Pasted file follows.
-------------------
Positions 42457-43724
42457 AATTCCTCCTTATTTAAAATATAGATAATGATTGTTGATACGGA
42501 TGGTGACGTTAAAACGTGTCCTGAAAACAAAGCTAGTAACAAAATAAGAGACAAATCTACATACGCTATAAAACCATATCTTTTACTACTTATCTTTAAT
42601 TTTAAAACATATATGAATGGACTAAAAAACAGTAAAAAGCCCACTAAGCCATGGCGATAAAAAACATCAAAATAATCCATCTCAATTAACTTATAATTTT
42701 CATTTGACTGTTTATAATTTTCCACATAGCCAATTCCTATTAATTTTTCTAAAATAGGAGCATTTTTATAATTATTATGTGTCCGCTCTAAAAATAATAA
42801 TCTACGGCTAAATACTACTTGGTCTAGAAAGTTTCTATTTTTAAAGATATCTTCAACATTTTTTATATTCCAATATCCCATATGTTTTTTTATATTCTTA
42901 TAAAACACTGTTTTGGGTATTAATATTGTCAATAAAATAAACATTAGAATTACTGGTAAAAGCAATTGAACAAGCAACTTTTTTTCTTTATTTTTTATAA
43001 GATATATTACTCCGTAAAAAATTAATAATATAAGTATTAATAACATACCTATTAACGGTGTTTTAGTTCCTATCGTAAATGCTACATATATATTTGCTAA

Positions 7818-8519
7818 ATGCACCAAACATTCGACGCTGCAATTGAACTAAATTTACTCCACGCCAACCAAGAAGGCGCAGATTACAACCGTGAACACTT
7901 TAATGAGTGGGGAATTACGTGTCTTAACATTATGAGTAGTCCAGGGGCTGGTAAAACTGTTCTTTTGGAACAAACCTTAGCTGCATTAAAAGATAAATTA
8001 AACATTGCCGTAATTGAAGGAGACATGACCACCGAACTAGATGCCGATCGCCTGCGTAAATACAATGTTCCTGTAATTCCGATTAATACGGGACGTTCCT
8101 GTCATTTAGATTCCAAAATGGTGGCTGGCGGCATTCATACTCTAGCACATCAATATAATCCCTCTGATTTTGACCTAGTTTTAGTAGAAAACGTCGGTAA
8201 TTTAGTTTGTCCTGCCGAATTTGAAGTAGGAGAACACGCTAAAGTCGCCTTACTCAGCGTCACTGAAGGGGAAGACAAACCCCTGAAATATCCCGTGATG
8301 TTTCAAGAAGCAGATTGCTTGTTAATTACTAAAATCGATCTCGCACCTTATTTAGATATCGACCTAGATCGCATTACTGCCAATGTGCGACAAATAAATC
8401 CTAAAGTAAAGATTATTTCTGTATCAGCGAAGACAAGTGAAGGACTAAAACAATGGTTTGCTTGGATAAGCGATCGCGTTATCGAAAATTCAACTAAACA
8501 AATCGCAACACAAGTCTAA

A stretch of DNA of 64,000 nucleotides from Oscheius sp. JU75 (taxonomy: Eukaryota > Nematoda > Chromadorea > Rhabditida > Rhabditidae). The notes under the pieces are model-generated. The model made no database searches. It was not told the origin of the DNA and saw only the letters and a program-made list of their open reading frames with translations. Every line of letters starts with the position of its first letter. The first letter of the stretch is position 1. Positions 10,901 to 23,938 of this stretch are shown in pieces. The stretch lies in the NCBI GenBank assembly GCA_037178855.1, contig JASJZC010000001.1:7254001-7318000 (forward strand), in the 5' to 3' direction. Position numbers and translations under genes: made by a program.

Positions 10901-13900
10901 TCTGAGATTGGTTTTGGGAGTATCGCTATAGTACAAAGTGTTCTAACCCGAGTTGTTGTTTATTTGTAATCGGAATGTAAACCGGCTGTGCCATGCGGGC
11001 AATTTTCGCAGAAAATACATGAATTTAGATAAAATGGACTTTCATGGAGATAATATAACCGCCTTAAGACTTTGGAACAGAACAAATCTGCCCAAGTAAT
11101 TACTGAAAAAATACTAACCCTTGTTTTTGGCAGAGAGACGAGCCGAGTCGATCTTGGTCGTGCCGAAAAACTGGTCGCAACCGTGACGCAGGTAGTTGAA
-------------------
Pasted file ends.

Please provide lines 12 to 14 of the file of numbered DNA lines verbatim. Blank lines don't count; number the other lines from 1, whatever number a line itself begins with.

8001 AACATTGCCGTAATTGAAGGAGACATGACCACCGAACTAGATGCCGATCGCCTGCGTAAATACAATGTTCCTGTAATTCCGATTAATACGGGACGTTCCT
8101 GTCATTTAGATTCCAAAATGGTGGCTGGCGGCATTCATACTCTAGCACATCAATATAATCCCTCTGATTTTGACCTAGTTTTAGTAGAAAACGTCGGTAA
8201 TTTAGTTTGTCCTGCCGAATTTGAAGTAGGAGAACACGCTAAAGTCGCCTTACTCAGCGTCACTGAAGGGGAAGACAAACCCCTGAAATATCCCGTGATG